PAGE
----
RefSeq (protein)



Location (UCSC) Chr 11: 128.69 – 128.81 Mb Chr 9: 32.42 – 32.54 Mb PubMed search [3] [4] Wikidata
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Friend leukemia integration 1 transcription factor (FLI1), also known as transcription factor ERGB, is a protein that in humans is encoded by the FLI1 gene, which is a proto-oncogene.[5][6][7]


Fli-1 is a member of the ETS transcription factor family that was first identified in erythroleukemias induced by Friend Murine Leukemia Virus (F-MuLV). Fli-1 is activated through retroviral insertional mutagenesis in 90% of F-MuLV-induced erythroleukemias. The constitutive activation of fli-1 in erythroblasts leads to a dramatic shift in the Epo/Epo-R signal transduction pathway, blocking erythroid differentiation, activating the Ras pathway, and resulting in massive Epo-independent proliferation of erythroblasts. These results suggest that Fli-1 overexpression in erythroblasts alters their responsiveness to Epo and triggers abnormal proliferation by switching the signaling event(s) associated with terminal differentiation to proliferation.[citation needed]

Clinical significance

In addition to Friend erythroleukemia, proviral integration at the fli-1 locus also occurs in leukemias induced by the 10A1, Graffi, and Cas-Br-E viruses. Fli-1 aberrant expression is also associated with chromosomal abnormalities in humans. In pediatric Ewing’s sarcoma a chromosomal translocation generates a fusion of the 5’ transactivation domain of EWSR1 (also known as EWS) with the 3’ Ets domain of Fli-1. The resulting fusion oncoprotein, EWS/Fli-1, acts as an aberrant transcriptional activator.[8] with strong transforming capabilities. The importance of Fli-1 in the development of human leukemia, such as acute myelogenous leukemia (AML), has been demonstrated in studies of translocation involving the Tel transcription factor, which interacts with Fli-1 through protein-protein interactions. A recent study has demonstrated high levels of Fli-1 expression in several benign and malignant neoplasms using immunohistochemistry.[citation needed]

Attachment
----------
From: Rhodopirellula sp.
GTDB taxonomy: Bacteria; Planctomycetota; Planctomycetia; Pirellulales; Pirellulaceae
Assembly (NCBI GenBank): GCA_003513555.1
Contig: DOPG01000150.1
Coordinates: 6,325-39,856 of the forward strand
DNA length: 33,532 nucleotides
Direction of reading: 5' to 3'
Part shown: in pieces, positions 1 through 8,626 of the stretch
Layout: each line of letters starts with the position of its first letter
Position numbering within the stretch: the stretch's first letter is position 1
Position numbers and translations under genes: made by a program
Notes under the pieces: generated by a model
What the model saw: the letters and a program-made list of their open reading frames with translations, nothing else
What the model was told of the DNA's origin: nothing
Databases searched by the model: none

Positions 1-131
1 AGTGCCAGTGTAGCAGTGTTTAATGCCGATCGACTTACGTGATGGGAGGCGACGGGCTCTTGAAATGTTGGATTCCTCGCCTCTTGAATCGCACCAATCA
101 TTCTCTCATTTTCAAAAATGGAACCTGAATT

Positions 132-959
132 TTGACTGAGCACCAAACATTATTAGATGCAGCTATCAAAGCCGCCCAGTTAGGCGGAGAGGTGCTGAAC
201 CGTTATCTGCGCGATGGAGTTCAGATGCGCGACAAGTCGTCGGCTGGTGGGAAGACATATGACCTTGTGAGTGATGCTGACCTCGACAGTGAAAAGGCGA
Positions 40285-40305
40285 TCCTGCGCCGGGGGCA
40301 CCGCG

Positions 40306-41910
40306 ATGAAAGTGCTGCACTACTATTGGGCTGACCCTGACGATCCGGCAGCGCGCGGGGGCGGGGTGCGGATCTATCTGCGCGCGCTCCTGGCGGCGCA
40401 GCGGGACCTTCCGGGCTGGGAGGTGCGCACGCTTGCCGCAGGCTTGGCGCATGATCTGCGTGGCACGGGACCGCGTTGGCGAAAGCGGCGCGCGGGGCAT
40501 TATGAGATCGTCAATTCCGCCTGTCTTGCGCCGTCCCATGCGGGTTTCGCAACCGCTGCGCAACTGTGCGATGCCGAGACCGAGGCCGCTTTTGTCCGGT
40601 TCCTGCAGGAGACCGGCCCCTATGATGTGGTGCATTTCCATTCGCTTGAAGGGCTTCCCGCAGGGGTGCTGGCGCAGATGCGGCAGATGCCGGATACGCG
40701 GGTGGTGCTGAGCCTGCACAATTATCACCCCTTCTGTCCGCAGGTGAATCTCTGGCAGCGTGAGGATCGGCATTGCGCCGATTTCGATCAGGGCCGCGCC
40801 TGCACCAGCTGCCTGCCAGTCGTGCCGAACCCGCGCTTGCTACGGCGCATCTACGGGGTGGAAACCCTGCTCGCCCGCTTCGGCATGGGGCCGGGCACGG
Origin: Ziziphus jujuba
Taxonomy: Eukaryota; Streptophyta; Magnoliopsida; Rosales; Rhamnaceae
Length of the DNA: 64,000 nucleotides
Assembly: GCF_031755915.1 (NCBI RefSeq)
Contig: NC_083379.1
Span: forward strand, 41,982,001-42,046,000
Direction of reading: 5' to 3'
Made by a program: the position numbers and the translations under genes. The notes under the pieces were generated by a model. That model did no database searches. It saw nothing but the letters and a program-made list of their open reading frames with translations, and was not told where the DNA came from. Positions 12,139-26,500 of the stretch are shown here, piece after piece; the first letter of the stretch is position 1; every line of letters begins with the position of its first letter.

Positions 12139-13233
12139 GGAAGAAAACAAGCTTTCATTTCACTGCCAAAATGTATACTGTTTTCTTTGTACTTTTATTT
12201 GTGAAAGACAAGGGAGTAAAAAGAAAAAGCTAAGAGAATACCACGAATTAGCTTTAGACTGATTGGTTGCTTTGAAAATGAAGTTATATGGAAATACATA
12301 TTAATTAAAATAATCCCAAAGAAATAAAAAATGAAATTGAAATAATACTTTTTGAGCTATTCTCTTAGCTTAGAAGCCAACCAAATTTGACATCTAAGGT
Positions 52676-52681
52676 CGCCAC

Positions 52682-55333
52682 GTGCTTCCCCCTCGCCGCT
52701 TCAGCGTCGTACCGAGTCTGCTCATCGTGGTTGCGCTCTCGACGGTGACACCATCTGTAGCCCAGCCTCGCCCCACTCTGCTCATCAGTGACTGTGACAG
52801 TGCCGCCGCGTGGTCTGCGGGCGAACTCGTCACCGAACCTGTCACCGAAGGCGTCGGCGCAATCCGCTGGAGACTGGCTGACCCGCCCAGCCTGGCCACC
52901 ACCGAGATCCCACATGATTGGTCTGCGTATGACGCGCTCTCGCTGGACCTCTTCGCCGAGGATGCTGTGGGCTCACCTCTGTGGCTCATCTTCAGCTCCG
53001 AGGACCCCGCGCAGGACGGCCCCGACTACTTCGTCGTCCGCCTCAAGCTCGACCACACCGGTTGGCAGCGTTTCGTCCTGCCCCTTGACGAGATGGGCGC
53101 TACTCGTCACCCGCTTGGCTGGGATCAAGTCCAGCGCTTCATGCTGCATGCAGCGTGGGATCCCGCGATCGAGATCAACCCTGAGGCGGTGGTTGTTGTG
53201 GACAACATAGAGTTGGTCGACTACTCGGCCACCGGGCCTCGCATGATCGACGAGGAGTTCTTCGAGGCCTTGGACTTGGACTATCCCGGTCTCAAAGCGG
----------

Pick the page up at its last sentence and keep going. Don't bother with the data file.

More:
A possible association with Paris-Trousseau syndrome has been suggested.[9]


  1. ^ a b c GRCh38: Ensembl release 89: ENSG00000151702 - Ensembl, May 2017
  2. ^ a b c GRCm38: Ensembl release 89: ENSMUSG00000016087 - Ensembl, May 2017
  3. ^ "Human PubMed Reference:". 
  4. ^ "Mouse PubMed Reference:". 
  5. ^ Baud V, Lipinski M, Rassart E, Poliquin L, Bergeron D (September 1991). "The human homolog of the mouse common viral integration region, FLI1, maps to 11q23-q24". Genomics. 11 (1): 223–4. doi:10.1016/0888-7543(91)90124-W. PMID 1765382. 
  6. ^ Prasad DD, Rao VN, Reddy ES (October 1992). "Structure and expression of human Fli-1 gene". Cancer Research. 52 (20): 5833–7. PMID 1394211. 
  7. ^ Rao VN, Ohno T, Prasad DD, Bhattacharya G, Reddy ES (August 1993). "Analysis of the DNA-binding and transcriptional activation functions of human Fli-1 protein". Oncogene. 8 (8): 2167–73. PMID 8336942. 
  8. ^ Ohno T, Rao VN, Reddy ES (December 1993). "EWS/Fli-1 chimeric protein is a transcriptional activator". Cancer Res. 53 (24): 5859–63. PMID 7503813. 
  9. ^ Raslova H, Komura E, Le Couédic JP, Larbret F, Debili N, Feunteun J, Danos O, Albagli O, Vainchenker W, Favier R (July 2004). "FLI1 monoallelic expression combined with its hemizygous loss underlies Paris-Trousseau/Jacobsen thrombopenia". J. Clin. Invest. 114 (1): 77–84. doi:10.1172/JCI21197. PMC 437972Freely accessible. PMID 15232614. 

Further reading

External links

This article incorporates text from the United States National Library of Medicine, which is in the public domain.